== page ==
the earth to examine the celestial regions, as once upon a time the sense-
less Aloiadae thought

Hor., Od., i. 8, 88.

Caelum ipsum petimus stultitift.

We in our folly try to climb to heaven.

Ovid., Met., i. 151.

Neve foret tends secnrior arduus gather ;
Affectasse ferant regnum coeleste Gigantas,
Altaqne congestos struxisse ad sidera montes.
Turn pater omnipotens misso perfregit Olympom
Fulmine, et excussit subjecto Pelion Ossae.

And that the lofty aether might not he more safe than the earth, they say that the
giants aimed at reaching the rule over heaven, and piled mountain upon mountain
to the high stars. Then the omnipotent father, discharging his lightning, shattered
Olympus and shook Pelion from Ossa.

Genesis xiii 8.
Let there be no strife between me and thee.

PubL Syr., Smt., 840.

Iratus cum ad se venit, sibi irascitur.

When a passionate man returns to his senses, he is angry with himself.

PuhL Syr.

Iracundiam qui vincit, hostem superat maximum

He, who conquers his passion, overcomes his greatest enemy.

Tacit, Agr. 81.

Liberos cuique ac propinquos suos natura carissimos esse voluit.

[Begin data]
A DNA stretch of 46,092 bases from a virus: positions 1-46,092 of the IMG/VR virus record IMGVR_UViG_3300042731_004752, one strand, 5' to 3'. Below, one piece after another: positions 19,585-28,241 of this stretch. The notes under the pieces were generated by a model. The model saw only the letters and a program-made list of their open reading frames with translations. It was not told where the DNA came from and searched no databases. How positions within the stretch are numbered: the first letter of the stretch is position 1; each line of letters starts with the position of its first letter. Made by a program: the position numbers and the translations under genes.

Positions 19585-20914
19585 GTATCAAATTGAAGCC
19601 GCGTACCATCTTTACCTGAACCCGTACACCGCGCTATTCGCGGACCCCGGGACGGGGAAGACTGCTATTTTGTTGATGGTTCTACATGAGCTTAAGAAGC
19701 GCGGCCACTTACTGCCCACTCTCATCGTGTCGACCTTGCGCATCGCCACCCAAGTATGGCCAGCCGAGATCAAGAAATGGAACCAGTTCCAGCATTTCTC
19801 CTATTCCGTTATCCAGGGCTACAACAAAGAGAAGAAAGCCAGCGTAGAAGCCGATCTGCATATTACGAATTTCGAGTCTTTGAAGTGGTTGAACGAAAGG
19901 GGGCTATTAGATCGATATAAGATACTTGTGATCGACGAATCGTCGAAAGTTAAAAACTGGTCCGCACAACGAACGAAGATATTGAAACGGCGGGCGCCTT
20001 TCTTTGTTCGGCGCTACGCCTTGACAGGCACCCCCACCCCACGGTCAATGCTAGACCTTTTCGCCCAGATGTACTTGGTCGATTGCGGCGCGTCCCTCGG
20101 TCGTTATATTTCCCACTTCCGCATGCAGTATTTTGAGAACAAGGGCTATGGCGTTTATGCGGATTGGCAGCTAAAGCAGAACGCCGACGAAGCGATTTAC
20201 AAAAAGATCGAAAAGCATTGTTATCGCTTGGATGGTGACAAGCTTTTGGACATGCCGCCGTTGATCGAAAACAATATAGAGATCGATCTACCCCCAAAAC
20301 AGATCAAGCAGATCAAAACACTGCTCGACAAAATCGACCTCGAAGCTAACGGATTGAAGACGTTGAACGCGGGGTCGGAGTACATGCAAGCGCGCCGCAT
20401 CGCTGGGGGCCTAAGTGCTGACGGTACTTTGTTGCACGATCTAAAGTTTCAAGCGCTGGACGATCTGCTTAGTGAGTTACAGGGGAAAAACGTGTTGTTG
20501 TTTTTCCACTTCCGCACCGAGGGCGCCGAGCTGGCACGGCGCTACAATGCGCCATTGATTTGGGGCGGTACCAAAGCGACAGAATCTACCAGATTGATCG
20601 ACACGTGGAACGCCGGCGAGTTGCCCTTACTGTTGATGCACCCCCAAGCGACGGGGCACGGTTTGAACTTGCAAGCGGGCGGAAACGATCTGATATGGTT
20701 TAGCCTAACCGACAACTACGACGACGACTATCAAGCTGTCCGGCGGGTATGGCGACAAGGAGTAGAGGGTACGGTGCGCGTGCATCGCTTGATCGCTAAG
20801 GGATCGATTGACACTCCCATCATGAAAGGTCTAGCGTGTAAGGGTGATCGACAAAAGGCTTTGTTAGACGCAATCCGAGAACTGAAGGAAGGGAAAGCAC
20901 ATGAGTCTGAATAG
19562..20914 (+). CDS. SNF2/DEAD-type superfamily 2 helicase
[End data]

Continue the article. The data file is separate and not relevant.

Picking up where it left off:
Nature has willed that the children and relatives of each should be regarded as
most dear.

Dionys. Gat, ii 15.

Litis prseterita noli maledicta referre :

Post inimicitias iram meminisse malorum est

Do not refer to the ill language of past strife : when enmity is at an end, to re-
member angry wranglings is the act of the bad;

Genesis xix. 14, 15.

Up, get you out of this place ; for the Lord will destroy this
city. Arise, lest thou be consumed in the iniquity of the city.

Horn., Odyss., xx. 367.

"E£e«/bu 06pafe torel vokta Ktucbv tififjuv
'J&pX&fievw, t6 k€p otirts \nc€K<pfryoi ov& dXiatro,

I shall go forth, since I know that evil is coming upon you, from which
not one of you will be able to flee or escape.